Another top creditor is Mark Willes, the former chief executive of Times Mirror Co., who is owed $11.2 million in deferred compensation from his severance package of more than $64 million, dating from Tribune’s acquisition of Times Mirror in 2000.
Industry analyst Ken Doctor of Outsell Inc. said Tribune “stands out like a sore thumb because of its outsize debt, which is far greater than any other newspaper company’s.” But Zell and other corporate executives said the company had a positive cash flow before debt service was taken into account. Its largest units, including The Times, are profitable on the same basis.
“The focus of the filing today is 100% on relieving the pressure on the company from its debt,” Zell told reporters. “By virtue of the filing today we will suspend making interest payments, which should give us added flexibility in order to continue moving forward.”
The company has been considering the possible purchase of the Orange County Register and the San Diego Union-Tribune in an effort to consolidate the Southern California market for print and online advertising.
Zell did not address any acquisition talks with Register owner Freedom Communications Inc. or Copley Press Inc., which owns the Union-Tribune. In response to a question about those possible purchases, he said that strategically sound deals probably would be approved by the bankruptcy judge.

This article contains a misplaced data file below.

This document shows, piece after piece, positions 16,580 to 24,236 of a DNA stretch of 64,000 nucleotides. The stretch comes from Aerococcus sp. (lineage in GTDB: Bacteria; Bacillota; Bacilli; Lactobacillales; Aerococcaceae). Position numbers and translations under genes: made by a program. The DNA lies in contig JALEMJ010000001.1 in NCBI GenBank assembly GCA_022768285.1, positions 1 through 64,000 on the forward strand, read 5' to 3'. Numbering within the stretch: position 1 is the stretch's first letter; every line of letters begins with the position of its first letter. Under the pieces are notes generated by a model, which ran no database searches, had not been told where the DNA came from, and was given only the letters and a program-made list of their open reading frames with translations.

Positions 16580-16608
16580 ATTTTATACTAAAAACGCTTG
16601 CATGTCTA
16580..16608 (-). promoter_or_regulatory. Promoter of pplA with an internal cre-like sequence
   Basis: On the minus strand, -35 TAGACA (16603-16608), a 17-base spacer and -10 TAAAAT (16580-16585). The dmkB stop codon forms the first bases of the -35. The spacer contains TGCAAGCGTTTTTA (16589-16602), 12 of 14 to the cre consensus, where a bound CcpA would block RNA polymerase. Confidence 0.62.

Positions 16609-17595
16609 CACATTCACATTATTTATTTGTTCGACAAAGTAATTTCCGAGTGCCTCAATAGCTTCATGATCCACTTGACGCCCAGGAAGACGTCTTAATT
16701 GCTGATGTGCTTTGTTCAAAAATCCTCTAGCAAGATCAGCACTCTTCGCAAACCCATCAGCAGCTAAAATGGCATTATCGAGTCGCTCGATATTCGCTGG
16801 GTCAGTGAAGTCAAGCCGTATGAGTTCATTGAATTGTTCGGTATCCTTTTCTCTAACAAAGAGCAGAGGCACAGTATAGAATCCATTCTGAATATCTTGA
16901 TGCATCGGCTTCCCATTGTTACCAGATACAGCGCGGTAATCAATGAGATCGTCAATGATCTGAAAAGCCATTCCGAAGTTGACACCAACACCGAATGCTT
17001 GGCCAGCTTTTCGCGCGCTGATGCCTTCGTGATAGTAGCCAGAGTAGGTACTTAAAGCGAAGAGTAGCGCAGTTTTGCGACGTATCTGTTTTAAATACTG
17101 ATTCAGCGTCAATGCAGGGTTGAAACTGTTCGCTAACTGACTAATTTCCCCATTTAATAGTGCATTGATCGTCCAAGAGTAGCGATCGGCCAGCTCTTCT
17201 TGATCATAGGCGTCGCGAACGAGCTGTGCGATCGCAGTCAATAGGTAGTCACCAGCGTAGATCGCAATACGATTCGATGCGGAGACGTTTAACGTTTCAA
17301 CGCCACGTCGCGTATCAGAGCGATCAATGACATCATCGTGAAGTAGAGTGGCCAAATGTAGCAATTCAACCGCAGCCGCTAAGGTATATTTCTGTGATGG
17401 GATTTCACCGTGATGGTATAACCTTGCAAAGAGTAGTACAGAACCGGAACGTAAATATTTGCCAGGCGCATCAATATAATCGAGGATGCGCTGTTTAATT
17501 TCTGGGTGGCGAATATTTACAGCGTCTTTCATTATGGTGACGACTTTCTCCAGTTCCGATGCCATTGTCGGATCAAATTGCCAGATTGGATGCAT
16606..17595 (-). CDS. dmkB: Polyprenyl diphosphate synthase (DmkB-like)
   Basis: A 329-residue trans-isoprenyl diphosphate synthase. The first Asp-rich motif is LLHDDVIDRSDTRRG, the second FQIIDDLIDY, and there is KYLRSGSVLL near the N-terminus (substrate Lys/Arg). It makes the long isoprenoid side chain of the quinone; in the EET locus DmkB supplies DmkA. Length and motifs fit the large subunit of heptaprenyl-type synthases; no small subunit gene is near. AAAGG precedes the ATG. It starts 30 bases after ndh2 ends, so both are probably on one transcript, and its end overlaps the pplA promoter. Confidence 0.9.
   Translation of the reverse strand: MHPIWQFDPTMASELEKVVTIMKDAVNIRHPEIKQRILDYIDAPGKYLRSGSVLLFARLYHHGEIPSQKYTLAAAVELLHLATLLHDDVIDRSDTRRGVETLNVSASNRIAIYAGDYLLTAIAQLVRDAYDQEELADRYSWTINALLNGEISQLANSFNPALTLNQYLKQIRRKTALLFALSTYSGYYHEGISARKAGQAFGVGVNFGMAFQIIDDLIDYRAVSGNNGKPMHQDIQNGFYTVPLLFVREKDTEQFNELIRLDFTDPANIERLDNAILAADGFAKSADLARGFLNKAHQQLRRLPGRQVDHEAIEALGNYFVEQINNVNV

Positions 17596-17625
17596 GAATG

Despite their struggles, many newspapers remain profitable. Before the bankruptcy filing, the Los Angeles Times projected it would make $100 million this year, down from about $240 million two years ago.
And newspapers are rapidly gaining millions of new readers on the Internet, although the ad revenue from online news has not kept pace.
With Tribune now in bankruptcy protection, its creditors will have to decide whether they’re willing to restructure the debt, as Zell hopes, or try to get at least some of their money back another way, such as by a sale of its assets.